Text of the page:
Unreasonable Wonder

Mind blowing day, segueing from Christian Fauré DCRC talk to first REACT meeting with Jo Lansdowne and Mark Leaver - heady stuff.

Today at PMStudio my mind is like a huge tea bag, brewing away on the tealeaves of Christian Fauré's talk at DCRC and the first REACT meeting with Jo Reid, Jo Lansdowne and Mark Leaver.

Christian Fauré was talking about Ars Industrialis, who's strap-line is "association internationale pour une politique industrielle des technologies de l'esprit", which Christian translated as something along the lines of the political intervention in "technoculture".  He talked about the research centre, which works with a broad range of actors / partners, from schools and universities to entrepreneurs, artists and local authorities, coming together for a series of seminars centred in the Creative District in Nantes, France.  The seminar series is aimed at disseminating the "transdisciplinary" concept of the "Economy of Contribution" afforded by digital technologies as opposed to the disassociated speculative model of producers vs. consumers analogue technology, such as broadcasting. This got me thinking about the "contribute" function on the Know Your Place website and in our app...

I really enjoyed Christian's discussion of "intersectant objects" and the importance of a transdisciplinary approach, using the metaphor of Stereoscopic 3D glasses with different disciplines in each lens as the only way to view an object, which reminds me of Douglas Kellner's "multiperspectival perspective" in Media culture: cultural studies, identity, and politics between the modern and the postmodern(1995).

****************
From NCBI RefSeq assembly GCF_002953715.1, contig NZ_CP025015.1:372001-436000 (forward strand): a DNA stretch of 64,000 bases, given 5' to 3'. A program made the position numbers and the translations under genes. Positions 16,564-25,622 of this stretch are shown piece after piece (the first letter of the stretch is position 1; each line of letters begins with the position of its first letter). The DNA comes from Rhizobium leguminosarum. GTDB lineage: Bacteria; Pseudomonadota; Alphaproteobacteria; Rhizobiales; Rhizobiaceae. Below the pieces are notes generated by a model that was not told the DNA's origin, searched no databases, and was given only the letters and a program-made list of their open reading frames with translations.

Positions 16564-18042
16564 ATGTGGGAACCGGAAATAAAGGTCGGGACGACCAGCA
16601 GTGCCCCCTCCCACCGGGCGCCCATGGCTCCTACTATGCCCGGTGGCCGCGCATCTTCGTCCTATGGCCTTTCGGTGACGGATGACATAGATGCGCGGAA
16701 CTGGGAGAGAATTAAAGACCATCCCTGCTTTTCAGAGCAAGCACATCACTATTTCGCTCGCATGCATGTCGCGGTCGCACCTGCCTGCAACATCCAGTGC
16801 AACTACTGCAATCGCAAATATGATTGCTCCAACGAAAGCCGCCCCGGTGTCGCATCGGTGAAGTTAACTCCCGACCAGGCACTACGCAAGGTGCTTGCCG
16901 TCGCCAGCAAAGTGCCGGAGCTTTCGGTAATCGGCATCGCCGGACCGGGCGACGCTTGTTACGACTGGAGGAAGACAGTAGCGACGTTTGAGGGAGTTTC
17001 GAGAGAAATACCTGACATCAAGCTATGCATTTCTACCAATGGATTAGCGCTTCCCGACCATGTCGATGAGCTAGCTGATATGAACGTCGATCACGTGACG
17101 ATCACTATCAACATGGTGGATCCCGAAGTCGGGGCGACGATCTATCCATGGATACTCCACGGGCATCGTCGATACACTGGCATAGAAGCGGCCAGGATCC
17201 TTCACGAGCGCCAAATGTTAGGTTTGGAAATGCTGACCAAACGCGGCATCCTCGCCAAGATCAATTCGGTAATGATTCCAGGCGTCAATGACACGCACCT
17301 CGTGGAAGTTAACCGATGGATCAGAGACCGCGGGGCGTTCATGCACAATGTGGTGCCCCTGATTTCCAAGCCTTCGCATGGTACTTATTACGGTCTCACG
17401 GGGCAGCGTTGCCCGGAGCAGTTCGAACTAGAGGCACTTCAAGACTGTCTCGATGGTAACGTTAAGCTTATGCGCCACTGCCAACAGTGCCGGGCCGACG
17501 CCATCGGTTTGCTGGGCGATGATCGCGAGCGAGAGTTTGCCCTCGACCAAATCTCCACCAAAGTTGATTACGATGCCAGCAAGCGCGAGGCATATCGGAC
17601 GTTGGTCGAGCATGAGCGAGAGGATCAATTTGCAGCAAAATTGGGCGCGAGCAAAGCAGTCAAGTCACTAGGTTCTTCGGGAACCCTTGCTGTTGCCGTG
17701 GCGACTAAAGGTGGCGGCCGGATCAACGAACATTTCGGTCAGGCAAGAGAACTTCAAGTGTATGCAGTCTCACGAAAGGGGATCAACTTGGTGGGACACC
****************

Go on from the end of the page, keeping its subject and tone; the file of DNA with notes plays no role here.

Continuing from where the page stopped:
Anaglyph Stereoscopic 3D glasses

Topics covered by the Ars Industrialis seminar series include a session on I.P. / Open Data; "Digital Studies" which was very carefully delineated from "Digital Humanities"; the key role of the Amateur and Appropriation in the Economy of Contribution; Digital Addiction; the Economy of Culture and Art; Digital Infrastructure; Digital Studies and the Brain. But perhaps most intriguing is the protoyping workshop on "The Wall and Barrier of Video" which set the task of agile experimentation on the theme of inventing and sharing methodologies to segment and annotate videos using the Ligne de Temps platform designed by Bernard Stiegler.  The brief is to work with indexing and logging software, speech to text and annotation of video to make the time-based content accessible for database search - Jon Dovey described it as Storify for video.  Christian stressed the importance of the workshop as the act of thinking what we are doing through physical experimentation not just concepts.